“Our results show no discernible impairment of groundwater quality in areas associated with natural gas drilling and hydraulic fracturing in this region,” says Avner Vengosh, professor of geochemistry and water quality at Duke’s Nicholas School of the Environment.

Read more:

Evidence is piling up against enviros, who really need a long-term strategy. Hit and run activism is failing.

Heartbreaking and absolutely infuriating. Click through for article and video.

The study is here. You’ll need a script or student access.


Calling All Tumblrs - Great Opportunity for Photographers!  

Wilderness50, in partnership with Nature’s Best Photography and the Smithsonian Institution, recently announced the opening of this summer’s “Wilderness Forever” public photography contest. Winning images will be part of a 2014 exhibition in the Smithsonian’s National Museum of Natural History in Washington, D.C. that will celebrate the 50th anniversary of the Wilderness Act.

Contest guidelines and entry instructions are available online at

The BLM is proud to manage many of the nation’s wilderness areas and to participate in the Wilderness50 group.  Check out the Wilderness50 website for more information:

A zoom in of Marcos Island, Florida, an upscale community on the Gulf Coast side of the state. The city is was built on marshy barrier islands and is susceptible to beach erosion and sea level rise. It’s surrounded by protected conservation land, marine protected coast land, and was, until today, restricted from rapid development and expansion. The Governor of Florida, Rick Scott, is set to reverse the trend by signing a slate of bills that would allow aggressive development in this and other protected areas around the Everglades. Over 20 environmental regulations and decades of environmental and land conservation battles are about to be destroyed at the stroke of a pen. But, if you’re a real estate developer, it sure is a pretty place to bulldoze…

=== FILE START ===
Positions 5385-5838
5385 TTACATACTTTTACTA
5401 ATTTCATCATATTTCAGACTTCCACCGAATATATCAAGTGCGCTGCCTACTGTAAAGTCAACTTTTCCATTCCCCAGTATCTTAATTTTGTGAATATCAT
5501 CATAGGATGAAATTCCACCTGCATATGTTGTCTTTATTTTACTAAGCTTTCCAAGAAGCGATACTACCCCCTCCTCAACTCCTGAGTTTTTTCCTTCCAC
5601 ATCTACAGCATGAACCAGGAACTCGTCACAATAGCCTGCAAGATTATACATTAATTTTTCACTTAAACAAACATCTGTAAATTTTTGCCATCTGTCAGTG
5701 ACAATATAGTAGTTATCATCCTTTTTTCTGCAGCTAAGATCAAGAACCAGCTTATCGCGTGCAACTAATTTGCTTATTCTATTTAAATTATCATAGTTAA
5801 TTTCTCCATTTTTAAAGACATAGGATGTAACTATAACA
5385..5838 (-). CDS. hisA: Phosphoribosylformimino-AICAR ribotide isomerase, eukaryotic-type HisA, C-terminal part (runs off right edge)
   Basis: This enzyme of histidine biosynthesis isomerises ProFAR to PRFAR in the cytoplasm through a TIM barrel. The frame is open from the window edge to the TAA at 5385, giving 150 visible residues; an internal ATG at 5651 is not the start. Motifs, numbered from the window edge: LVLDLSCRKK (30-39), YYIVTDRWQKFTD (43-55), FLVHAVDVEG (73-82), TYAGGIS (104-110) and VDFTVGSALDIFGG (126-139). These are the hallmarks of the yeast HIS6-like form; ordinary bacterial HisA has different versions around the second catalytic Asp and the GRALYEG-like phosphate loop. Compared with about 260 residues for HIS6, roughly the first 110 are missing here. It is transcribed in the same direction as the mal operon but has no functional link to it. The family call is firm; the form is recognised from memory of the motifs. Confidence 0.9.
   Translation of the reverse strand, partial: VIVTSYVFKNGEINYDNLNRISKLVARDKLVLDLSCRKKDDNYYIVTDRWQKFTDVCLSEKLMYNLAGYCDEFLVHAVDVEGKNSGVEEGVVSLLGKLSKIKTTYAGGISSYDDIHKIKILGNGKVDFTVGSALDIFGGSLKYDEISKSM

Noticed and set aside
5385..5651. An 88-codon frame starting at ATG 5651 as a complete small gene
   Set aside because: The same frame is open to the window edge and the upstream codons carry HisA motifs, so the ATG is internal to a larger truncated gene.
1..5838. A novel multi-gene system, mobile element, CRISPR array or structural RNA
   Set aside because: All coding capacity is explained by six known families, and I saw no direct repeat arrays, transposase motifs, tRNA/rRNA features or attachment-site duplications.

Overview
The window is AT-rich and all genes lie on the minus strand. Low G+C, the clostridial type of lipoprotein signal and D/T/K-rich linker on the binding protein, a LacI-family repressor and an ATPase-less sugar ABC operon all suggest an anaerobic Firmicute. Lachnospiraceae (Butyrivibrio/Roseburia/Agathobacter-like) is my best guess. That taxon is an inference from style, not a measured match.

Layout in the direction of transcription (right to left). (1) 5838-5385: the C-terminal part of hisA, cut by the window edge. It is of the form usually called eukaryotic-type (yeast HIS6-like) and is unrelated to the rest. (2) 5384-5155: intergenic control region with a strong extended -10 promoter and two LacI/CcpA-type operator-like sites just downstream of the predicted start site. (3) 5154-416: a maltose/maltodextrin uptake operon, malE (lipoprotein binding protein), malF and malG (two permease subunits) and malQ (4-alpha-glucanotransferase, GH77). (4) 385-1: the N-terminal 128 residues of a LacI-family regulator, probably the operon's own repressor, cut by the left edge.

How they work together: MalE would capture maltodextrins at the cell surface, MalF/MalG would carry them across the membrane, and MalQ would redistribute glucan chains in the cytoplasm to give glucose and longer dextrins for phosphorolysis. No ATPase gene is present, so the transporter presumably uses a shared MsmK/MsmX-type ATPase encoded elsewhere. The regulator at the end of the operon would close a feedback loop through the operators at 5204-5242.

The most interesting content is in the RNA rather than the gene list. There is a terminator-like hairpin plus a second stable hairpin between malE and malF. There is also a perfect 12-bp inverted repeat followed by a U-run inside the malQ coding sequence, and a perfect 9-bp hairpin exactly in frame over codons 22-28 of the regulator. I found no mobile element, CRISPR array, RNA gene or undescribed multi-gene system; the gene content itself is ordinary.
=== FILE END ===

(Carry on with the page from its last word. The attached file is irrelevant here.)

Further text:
Cool project to revisit news stories that made a big splash back in the day. First up: a giant floating barge of garbage from 1987.

-Jody, BL Show-

Imagine revisiting a big scandal from the past in video form. That (seems) to be what Retro Report is all about. Fantastic! Want more!


A dog walks on cracked ground at the Las Canoas dam, some 59 km north of the capital Managua on April 26, 2013.. A large area of the dam has been dry since last February, as most of its water have been used by rice farmers for their crops, affecting around hundreds of peasants living in the area, according to local media.

[Credit : Oswaldo Rivas/Reuters]


Wildfires have begun several months early this year due to drought (and mismanagement) in Idaho, California, Colorado, and Minnesota. There may be others, but that is all I could find in a short time frame.

An agency that watches for wildfire conditions (see below) predicts 2013 will be a killer season. On a personal level, news about wildfires and floods hit me hardest. It’s when good people come together to help their neighbors in such visual, visceral, and gut striking way.

First responders, like firemen, who are usually unpaid volunteers, put their lives on the line for us. They are great people. These types of disasters are at once heartening, because they impact regular people so hard, and frustrating, because our government is partially responsible for mismanaging land and not providing adequate equipment. I fear that 2013 will be the year of tears - let’s hope that I’m wrong.